Scientific evidence as basis for Codex standards

Codex relies on scientific evidence and disciplined risk assessment procedures to make its decisions in establishing food safety standards. With respect to the safety of food additives and contaminants (including residues of animal drugs), the CAC routinely considers the recommendations of the Joint Expert Committee on Food Additives (JECFA). JECFA is jointly sponsored by the World Health Organization (WHO) and the Food and Agriculture Organization (FAO).

JECFA draws its membership from standing expert advisory panels that are composed of independent scientists who serve in their individual capacities as technical experts and not as representatives of their governments or employers. The scientific caliber of WHO and FAO technical experts is outstanding. FDA and CVM toxicologists and chemists are among many of the well-qualified scientists that have served on these panels for decades.

These expert panels are convened according to the regulations governing the formation of expert advisory panels and committees of the FAO and the WHO, such as WHO’s Expert Advisory Panel on Food Safety.

In general terms, the purpose and function of JECFA include:

  • reviewing the latest knowledge and expert information on the safety of substances added to food, including food additives, residues of animal drugs in foods, and chemical contaminants in food, and making it available to FAO and WHO;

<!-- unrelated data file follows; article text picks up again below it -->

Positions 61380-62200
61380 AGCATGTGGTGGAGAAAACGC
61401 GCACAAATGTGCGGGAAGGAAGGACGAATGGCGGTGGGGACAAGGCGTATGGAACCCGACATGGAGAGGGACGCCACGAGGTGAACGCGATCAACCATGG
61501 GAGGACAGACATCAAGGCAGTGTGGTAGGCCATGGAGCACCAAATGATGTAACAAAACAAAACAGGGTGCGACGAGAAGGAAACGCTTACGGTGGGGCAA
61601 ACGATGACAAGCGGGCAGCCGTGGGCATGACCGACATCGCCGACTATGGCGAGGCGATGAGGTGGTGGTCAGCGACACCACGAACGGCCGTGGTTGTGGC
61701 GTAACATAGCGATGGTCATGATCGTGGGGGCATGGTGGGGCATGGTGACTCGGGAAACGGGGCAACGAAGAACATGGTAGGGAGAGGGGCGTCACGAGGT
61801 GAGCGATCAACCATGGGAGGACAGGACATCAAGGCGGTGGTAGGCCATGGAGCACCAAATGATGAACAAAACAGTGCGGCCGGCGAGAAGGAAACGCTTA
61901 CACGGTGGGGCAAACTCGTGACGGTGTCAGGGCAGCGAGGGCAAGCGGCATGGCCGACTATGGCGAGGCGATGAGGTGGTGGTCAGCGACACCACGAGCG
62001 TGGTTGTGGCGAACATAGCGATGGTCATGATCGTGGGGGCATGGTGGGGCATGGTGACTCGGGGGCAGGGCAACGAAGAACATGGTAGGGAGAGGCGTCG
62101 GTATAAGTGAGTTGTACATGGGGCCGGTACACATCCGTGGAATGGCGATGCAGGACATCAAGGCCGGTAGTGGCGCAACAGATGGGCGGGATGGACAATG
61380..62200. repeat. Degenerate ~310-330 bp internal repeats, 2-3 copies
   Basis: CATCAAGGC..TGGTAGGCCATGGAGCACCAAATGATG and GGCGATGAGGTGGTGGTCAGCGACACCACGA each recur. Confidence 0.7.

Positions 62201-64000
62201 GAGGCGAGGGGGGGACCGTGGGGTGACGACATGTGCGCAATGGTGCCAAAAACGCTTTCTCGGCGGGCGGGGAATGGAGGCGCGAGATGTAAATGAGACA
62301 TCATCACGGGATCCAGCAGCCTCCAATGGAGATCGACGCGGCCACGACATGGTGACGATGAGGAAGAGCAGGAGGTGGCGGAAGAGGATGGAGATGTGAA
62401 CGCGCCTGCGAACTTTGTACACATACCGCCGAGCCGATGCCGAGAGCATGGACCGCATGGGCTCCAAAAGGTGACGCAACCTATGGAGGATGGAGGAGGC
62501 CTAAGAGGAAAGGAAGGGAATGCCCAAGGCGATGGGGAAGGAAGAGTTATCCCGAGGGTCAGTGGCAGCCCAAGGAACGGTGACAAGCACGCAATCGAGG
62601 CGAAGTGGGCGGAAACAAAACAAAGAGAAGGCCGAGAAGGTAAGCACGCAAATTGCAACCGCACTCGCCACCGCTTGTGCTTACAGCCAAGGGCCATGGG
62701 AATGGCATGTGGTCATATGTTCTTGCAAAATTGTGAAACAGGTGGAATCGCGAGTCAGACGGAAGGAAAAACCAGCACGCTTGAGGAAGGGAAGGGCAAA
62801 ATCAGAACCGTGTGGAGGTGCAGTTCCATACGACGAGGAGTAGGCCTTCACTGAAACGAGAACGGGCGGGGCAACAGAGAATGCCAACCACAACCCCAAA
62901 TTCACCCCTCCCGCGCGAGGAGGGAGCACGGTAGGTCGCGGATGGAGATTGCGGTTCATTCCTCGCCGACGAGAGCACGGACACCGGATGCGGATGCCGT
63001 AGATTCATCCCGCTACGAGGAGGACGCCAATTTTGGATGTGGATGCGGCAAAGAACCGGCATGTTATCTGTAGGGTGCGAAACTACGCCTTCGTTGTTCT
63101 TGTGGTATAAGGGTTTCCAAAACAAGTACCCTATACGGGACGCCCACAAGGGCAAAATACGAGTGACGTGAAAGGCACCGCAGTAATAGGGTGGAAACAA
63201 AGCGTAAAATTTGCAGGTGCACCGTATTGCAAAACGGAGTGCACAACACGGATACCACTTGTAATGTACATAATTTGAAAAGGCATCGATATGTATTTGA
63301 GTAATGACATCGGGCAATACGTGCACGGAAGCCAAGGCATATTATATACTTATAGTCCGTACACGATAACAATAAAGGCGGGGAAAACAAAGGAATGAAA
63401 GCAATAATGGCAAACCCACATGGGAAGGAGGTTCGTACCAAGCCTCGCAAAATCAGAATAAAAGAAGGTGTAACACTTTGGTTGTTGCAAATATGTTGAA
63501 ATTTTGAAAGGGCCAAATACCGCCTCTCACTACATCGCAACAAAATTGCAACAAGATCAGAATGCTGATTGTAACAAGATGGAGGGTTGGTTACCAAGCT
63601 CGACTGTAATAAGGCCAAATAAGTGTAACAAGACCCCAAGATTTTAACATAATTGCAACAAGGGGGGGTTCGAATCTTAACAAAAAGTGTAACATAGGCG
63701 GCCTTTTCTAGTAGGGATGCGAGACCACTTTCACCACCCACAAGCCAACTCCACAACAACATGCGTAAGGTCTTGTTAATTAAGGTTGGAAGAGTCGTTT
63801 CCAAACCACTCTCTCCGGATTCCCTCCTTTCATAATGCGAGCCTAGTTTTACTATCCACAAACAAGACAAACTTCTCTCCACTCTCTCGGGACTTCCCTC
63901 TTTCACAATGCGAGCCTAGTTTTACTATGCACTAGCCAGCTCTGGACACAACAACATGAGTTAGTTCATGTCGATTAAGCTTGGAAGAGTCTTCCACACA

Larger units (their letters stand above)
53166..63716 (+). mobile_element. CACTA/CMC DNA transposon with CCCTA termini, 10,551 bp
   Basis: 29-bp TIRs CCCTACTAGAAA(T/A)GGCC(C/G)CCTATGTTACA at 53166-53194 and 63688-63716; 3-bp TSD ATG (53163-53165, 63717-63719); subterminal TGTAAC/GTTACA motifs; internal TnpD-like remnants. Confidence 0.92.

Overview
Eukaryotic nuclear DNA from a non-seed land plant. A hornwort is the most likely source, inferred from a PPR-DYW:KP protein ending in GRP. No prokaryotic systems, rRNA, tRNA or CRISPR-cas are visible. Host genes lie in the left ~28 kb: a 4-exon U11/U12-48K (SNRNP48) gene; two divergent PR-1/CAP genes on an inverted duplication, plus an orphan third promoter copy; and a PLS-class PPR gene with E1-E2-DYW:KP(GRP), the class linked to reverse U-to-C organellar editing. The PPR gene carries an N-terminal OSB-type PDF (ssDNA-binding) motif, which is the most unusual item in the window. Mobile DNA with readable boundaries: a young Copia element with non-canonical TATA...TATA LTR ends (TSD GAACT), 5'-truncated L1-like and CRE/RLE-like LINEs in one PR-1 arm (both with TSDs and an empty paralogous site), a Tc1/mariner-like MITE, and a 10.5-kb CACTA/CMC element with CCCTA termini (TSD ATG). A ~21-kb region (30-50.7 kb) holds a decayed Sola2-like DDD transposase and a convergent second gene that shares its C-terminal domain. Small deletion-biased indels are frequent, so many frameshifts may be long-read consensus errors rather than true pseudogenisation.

• formulating technical recommendations; and
  • making recommendations designed to initiate, stimulate, and coordinate the research necessary to fulfill their terms of reference.

The JECFA members invited by WHO are primarily responsible for reviewing the toxicological, pharmacological, and related data and for estimating (where the data are scientifically sound) acceptable daily intakes (ADI) of substances added to food, which essentially represent the level an individual can consume over a 70-year life span without facing a significant food safety risk, and for establishing principles for toxicological evaluation and testing. The members invited by FAO are primarily responsible for preparing and reviewing the chemical specifications and analytical methodologies for the identity and purity of food additives, animal drug residues, and contaminant residues that have undergone toxicological evaluation.

When veterinary drugs are considered and the data are adequate, the JECFA members are responsible for estimating the maximum residue limits (MRLs) in foods of animal origin allowable under ADI limits when drugs are used in accordance with good practice in the use of veterinary drugs.

For veterinary drugs, the results of JECFA evaluations are forwarded to the Codex Committee on Residues of Veterinary Drugs in Foods (CCRVDF) for review and then to the CAC for acceptance.

According to the Director of CVM, Dr. Stephen F. Sundlof, the CAC is important to FDA and CVM, not only because of trade, but primarily for how it helps to assure the food safety of products consumed in the United States.

“Food products imported into the United States that meet Codex standards are less likely to present a food safety problem,” Dr. Sundlof said. “Many countries that export to the United States rely on Codex standards extensively; some countries even simply adopt Codex standards as their own. If FDA can help to assure that Codex standards are relevant, based on the best science available, and that they represent the outcome of independent, objective judgment, FDA can help improve the safety of food worldwide,” he added.